So You Want to Eat Local, Buy the Book

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May 15, 2012 at 7:44 am

Everlasting Meal pb cover

I told you April was the time to join me as a local family. Then, I spent most of the rest of the month arguing just why you should be a local family. Advice. There was some, like get a CSA.   Mostly, it was talk of the pleasures of a year in the eat local life.  I figure, commit to eating local, and the rest will follow.  And buy the book.

There are a lot of great books out there to help you with your quest to be a local family.  (Believe me, this Local Family has about all of them.)  We did not have the one my Mother was reading a few weeks ago on her Kindle.  And when she started telling us about it–put an egg on it; make a crust; yesterday’s pasta is today’s pancake; pickle it–it sounded not like an episode of Portlandia, but like all the Local Family posts I had been meaning to write.   After all, we say in this Local Family, about Mom, she can take any batch of leftovers, fry and egg, and call it dinner. She was saying it too. What was such book, filled with wisdom.  An Everlasting Meal, by Tamar Adler, my Mother told us.  Soon we had our own copy.

Not since I read Mama Meichulim had I read a book more apt for the locavore life.  Unlike the growing library of eat local tomes, Ms. Adler’s book contains not one picture of rolling farm fields or happy content animals.  There are no arrays of farmer’s markets produce; no shots of grizzled farmers; not one close-up of dirty fingernails.  There are, hard to believe in this day, no pictures at all.  There are few recipes either, but I’m getting ahead of myself.  Adler makes the case for eating local without once ever going there.  At best, I could find this passage:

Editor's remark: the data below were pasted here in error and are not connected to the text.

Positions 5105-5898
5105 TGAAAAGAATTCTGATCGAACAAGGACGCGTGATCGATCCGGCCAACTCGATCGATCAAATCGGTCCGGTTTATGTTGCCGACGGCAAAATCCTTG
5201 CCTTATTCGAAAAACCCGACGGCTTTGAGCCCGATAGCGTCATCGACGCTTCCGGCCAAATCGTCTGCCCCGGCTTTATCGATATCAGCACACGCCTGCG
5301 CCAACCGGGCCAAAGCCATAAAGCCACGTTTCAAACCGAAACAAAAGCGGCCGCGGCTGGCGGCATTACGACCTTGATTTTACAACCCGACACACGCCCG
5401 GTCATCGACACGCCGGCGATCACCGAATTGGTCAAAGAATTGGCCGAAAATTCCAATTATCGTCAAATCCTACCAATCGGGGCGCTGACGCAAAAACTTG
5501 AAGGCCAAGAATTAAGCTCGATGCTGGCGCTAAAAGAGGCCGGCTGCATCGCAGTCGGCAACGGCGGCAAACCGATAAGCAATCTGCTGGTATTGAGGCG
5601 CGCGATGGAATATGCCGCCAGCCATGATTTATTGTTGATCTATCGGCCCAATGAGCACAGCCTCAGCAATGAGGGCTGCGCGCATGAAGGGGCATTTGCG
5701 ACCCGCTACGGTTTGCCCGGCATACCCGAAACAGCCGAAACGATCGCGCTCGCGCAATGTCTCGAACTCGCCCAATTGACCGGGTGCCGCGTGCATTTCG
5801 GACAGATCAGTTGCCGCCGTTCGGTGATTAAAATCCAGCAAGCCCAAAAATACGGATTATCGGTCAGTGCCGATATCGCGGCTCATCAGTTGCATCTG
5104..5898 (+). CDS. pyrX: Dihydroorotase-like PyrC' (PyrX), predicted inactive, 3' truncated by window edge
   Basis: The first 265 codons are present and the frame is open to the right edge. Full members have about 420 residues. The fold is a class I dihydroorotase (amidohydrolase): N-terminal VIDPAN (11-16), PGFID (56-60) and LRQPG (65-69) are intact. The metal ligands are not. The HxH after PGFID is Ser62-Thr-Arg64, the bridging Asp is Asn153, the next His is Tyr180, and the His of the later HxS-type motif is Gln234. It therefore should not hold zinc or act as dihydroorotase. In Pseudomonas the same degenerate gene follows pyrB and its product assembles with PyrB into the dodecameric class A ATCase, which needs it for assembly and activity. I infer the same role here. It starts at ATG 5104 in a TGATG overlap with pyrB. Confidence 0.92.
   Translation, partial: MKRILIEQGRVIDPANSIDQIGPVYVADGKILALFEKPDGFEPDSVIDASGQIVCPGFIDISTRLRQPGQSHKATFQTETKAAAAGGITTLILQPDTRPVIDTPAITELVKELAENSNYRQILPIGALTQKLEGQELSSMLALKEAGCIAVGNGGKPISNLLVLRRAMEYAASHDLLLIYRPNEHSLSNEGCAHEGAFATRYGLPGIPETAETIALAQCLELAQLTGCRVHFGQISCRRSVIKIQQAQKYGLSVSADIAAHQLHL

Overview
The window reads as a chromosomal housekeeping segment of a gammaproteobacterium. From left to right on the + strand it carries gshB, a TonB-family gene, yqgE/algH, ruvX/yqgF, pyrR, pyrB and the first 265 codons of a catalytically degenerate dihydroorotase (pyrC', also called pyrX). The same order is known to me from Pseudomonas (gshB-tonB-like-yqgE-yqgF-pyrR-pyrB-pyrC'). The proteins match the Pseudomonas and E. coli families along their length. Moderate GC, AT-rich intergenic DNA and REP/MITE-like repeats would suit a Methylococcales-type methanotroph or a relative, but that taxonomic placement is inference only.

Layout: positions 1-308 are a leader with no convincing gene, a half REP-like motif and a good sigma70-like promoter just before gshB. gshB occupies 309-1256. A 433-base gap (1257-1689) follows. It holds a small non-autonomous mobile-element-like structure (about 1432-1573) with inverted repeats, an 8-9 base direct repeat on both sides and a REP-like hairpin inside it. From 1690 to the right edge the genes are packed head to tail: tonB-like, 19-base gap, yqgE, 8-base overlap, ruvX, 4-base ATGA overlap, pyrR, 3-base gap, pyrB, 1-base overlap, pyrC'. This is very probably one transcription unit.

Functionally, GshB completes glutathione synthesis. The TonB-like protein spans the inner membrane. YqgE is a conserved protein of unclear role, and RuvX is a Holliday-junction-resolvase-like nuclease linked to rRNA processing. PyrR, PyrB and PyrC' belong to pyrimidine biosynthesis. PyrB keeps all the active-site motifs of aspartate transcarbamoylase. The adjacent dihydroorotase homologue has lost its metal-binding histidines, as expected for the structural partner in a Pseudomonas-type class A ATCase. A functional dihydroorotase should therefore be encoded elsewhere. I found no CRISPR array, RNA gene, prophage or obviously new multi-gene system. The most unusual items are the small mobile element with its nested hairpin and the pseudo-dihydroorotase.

By the end of the week you will have eaten vegetables a dozen ways a dozen times, having began with good raw materials only once. You will also have a number of satisfying conversations. You have eaten a raw bite of kale stem and wondered whether next time it should be pickled. You will have tasted a particular soft, cold vinegary beet, and realized you wanted to make beet soup again and serve it cold. You will have been silently practicing that ancient conversation in which cooks and their materials used to converse, feeling out unfamiliar conjunctions, brushing up.

If that does not describe a CSA subscriber or farmer’s market devotee, it will surely drive you to be one.

An Everlasting Meal will drive you to cook and eat and want to be a locavore to have those dozen vegetables to boil and roast and make into good salads. Ms. Adler only gives you the occasional recipe for making your local food. She teaches that it is not recipes, however, that make for good eating. It is an understanding of the meal. That a wedge of good cheese, which you can have from your farmer’s market, will provide as good a dinner as anything, especially if you open up a good bottle, beer wine or cider (which I’m not sure she mentioned). That there should be bread and ample supplies of rice or polenta or some other base, perhaps even home cooked sauerkraut. It is how to approach things.  Mostly that the best approaches are usually the simplest and the ones we might not even think about any more. Boil your meat and vegetables is the first thing she teaches. I’ll come back to the much good advice inside Everlasting Meal in subsequent posts. I’m telling you today, you’ve committed to being a local family. Buy the book.

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